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Epigenetics research opens potential door to prevent neurodevelopmental disorders

Sai Ma, for­mer Vir­ginia Tech bio­med­ical engi­neer­ing Ph.D. stu­dent, and Chang Lu, the Fred W. Bull pro­fes­sor of Chem­i­cal Engi­neer­ing at Vir­ginia Tech. Cred­it: Vir­ginia Tech

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Epi­ge­net­ic Changes Guide Devel­op­ment of Dif­fer­ent Brain Regions (Dana Foun­da­tion):

It’s one of the great­est stand­ing mys­ter­ies in neu­ro­science: Giv­en that each cell in the human body con­tains the same DNA, how, exact­ly, does the brain devel­op into dis­tinct func­tion­al regions, sup­port­ed by dif­fer­ent cell types? And how might that devel­op­men­tal pro­gram go awry, result­ing in neu­rode­vel­op­men­tal dis­or­ders like schiz­o­phre­nia or autism? The answers may be the epigenome Read the rest of this entry »

Study: Psychedelics can promote neural plasticity in the prefrontal cortex and expand pathways for mental health

– Cred­it: Cell Reports 2018 23, 3170–3182DOI: (10.1016/j.celrep.2018.05.022). Copy­right © 2018 The Authors

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Psy­che­delics in Neu­rol­o­gy: Poten­tial for Improv­ing Neu­ro­plas­tic­i­ty (Neu­rol­o­gy­Times):

Back in the 1950s, research was prov­ing that psy­che­del­ic agents could be effec­tive in the treat­ment of var­i­ous neu­ropsy­chi­atric dis­or­ders. Unfor­tu­nate­ly, just as sci­ence was explor­ing their ben­e­fi­cial effects, the coun­ter­cul­ture was explor­ing and embrac­ing their effects. Slow­ly but sure­ly, psy­che­delics were asso­ci­at­ed with rebel­lious youth and the tumul­tuous anti-war move­ment. As a result, the gov­ern­ment shut down most of the research.

The 1990s saw renewed inter­est in psy­che­del­ic com­pounds as a means to address neu­ropsy­chi­atric dis­or­ders. Research explored the ben­e­fits of MDMA and ket­a­mine to treat mood dis­or­ders and post­trau­mat­ic stress dis­or­der. Now, a new study sheds even more light on the promise these agents might pro­vide. Read the rest of this entry »

A conversation with Dr. Elkhonon Goldberg on Creativity, Neuroscience, and Technological Innovation

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Dear Elkhonon, a plea­sure to have you with us. Let’s get out the gate by dis­cussing how are new ideas born — for exam­ple, how exact­ly did you first think about writ­ing your new book, Cre­ativ­i­ty: The Human Brain in the Age of Inno­va­tion?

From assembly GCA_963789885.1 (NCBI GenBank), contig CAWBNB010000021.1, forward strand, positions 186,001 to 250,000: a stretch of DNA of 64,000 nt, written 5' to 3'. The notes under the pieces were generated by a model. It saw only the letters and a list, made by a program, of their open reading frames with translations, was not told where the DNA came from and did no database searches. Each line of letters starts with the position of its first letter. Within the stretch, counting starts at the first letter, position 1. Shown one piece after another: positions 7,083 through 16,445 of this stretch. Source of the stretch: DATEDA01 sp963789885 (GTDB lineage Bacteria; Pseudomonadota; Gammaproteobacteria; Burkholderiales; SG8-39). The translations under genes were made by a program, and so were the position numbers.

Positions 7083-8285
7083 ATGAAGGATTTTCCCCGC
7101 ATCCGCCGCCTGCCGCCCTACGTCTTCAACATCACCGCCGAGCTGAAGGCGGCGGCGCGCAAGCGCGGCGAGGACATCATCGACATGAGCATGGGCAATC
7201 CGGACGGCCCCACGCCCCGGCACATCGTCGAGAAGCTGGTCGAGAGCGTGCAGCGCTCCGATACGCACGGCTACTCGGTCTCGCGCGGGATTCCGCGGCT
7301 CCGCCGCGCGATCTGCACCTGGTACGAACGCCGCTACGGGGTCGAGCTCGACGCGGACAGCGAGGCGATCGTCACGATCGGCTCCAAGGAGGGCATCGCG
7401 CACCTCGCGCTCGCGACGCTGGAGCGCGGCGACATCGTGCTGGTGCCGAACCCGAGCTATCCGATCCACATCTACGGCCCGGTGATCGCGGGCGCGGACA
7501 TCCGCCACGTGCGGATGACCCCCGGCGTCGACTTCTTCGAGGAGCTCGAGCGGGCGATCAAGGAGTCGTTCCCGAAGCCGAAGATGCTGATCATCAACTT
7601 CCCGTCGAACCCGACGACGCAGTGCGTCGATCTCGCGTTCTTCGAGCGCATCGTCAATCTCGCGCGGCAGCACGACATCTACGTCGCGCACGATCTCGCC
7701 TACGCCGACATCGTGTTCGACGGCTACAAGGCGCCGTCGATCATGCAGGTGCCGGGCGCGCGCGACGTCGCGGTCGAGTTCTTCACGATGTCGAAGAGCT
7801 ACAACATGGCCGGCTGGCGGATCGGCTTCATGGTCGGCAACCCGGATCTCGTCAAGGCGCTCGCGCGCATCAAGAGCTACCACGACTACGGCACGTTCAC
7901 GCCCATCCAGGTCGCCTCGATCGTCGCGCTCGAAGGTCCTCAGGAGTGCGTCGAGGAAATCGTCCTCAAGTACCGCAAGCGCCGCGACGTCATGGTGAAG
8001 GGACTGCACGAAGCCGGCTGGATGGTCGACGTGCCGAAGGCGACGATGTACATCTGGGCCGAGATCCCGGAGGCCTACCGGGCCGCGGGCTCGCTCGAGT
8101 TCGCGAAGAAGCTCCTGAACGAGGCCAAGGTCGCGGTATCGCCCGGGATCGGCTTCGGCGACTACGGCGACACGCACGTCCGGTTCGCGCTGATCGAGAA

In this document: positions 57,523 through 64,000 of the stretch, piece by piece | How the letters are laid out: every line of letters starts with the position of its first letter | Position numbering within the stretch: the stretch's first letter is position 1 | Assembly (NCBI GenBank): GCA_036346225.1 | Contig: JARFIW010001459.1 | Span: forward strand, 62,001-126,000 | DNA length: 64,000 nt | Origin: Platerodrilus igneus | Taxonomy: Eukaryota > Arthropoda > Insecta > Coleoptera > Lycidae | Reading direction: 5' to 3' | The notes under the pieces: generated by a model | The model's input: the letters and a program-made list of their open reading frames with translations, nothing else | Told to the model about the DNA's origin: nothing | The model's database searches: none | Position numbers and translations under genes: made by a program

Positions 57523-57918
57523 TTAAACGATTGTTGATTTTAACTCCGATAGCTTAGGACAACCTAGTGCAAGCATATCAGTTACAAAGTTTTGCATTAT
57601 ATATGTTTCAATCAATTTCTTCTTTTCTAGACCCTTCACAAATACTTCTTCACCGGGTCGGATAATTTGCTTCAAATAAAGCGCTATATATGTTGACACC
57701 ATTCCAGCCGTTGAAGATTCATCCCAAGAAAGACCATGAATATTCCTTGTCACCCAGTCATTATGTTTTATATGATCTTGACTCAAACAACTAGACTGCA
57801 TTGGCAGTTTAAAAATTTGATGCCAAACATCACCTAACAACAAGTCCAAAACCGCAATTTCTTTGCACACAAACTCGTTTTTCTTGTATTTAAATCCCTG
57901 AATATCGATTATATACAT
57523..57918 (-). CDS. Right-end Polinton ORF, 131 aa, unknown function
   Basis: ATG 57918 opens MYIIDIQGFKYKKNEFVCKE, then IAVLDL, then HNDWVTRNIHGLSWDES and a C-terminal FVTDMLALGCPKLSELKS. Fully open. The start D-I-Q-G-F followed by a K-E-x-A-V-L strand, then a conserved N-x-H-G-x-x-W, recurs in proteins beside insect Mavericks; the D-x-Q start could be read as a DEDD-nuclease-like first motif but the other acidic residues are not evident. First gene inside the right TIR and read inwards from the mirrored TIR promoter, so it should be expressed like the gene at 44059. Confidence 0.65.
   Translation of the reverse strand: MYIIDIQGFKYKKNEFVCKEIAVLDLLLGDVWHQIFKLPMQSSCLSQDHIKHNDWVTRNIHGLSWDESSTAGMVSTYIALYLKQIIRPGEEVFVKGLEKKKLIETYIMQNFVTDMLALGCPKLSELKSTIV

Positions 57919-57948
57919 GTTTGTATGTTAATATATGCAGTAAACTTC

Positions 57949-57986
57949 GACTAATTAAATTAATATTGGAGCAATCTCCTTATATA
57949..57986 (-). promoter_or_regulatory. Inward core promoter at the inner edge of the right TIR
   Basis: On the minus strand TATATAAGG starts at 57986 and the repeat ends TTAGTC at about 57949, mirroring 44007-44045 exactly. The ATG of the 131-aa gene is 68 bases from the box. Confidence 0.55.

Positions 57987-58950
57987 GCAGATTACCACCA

Orig­i­nal­ly, I set out to write a book about how the brain deals with nov­el­ty — a long-stand­ing focus of my own research. But the more I thought about it, the more the sub­ject of cre­ativ­i­ty was com­ing up, so I decid­ed to tack­le nov­el­ty and cre­ativ­i­ty at the same time.

Do we need yet anoth­er book on Cre­ativ­i­ty?

We absolute­ly do. Cre­ativ­i­ty is not just an indi­vid­ual feat; it is embed­ded into a cul­ture which either fos­ter, sti­fles, or shapes it in a vari­ety of ways. And it is nev­er a strict­ly soli­tary process, since even the most cre­ative mind draws on the pre­vi­ous­ly accu­mu­lat­ed knowl­edge. So, in order to tru­ly under­stand cre­ativ­i­ty, we must inte­grate neu­ro­sci­en­tif­ic and cul­tur­al per­spec­tives into a coher­ent nar­ra­tive. To my knowl­edge, this has not been done before, and this is what my book aims to accom­plish.

I am par­tic­u­lar­ly fas­ci­nat­ed by the dynam­ic rela­tion­ship between over- and under­ac­ti­va­tion of pre­frontal cor­tex areas in the cre­ative process and dis­cuss it exten­sive­ly in the book. This is one of the most intrigu­ing and pos­si­bly most con­se­quen­tial aspects of the brain machin­ery of cre­ativ­i­ty.

What have we learned about the brain mech­a­nisms of cre­ativ­i­ty over the last five to ten years?

We have learned a lot: that cre­ativ­i­ty is not a mono­lith­ic trait; that is con­sists of many mov­ing parts and may take many paths even with­in the same are­na of human endeav­or; that it is not linked to any sin­gle brain struc­ture or to a sin­gle gene or even a small group of genes.

How do you define Cre­ativ­i­ty, and what can Neu­ro­science con­tribute to its under­stand­ing?

Cre­ativ­i­ty is often defined as the abil­i­ty to come up with con­tent which is both nov­el and salient. Read the rest of this entry »

With pharma exiting Alzheimer’s research, new hope (and urgency) seen in the combination of brain training and transcranial direct current stimulation (tDCS)

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What does the future hold for the war on Alzheimer’s? (The Globe and Mail):

After spend­ing huge sums on clin­i­cal trails in recent years, the phar­ma­ceu­ti­cal indus­try has failed to find a drug that can halt the mind-rob­bing dis­ease. And this month, Pfiz­er announced it is end­ing its Alzheimer’s research, although oth­er com­pa­nies haven’t thrown in the tow­el yet. But oth­er pre­ven­tion mea­sures are being explored.

Sev­er­al Toron­to hos­pi­tals are involved in an ambi­tious $10-mil­lion, five-year study to deter­mine whether a com­bi­na­tion of cog­ni­tive reme­di­a­tion – men­tal exer­cis­es – plus elec­tri­cal stim­u­la­tion of the brain can delay Read the rest of this entry »

Studies suggest we better train the mind as we train the body: with cross-training and in good company

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Dif­fer­ent med­i­ta­tion types train dis­tinct parts of your brain (New Sci­en­tist):

We are used to hear­ing that med­i­ta­tion is good for the brain, but now it seems that not just any kind of med­i­ta­tion will do. Just like phys­i­cal exer­cise, the kind of improve­ments you get depends on exact­ly how you train – and most of us are doing it all wrong Read the rest of this entry »

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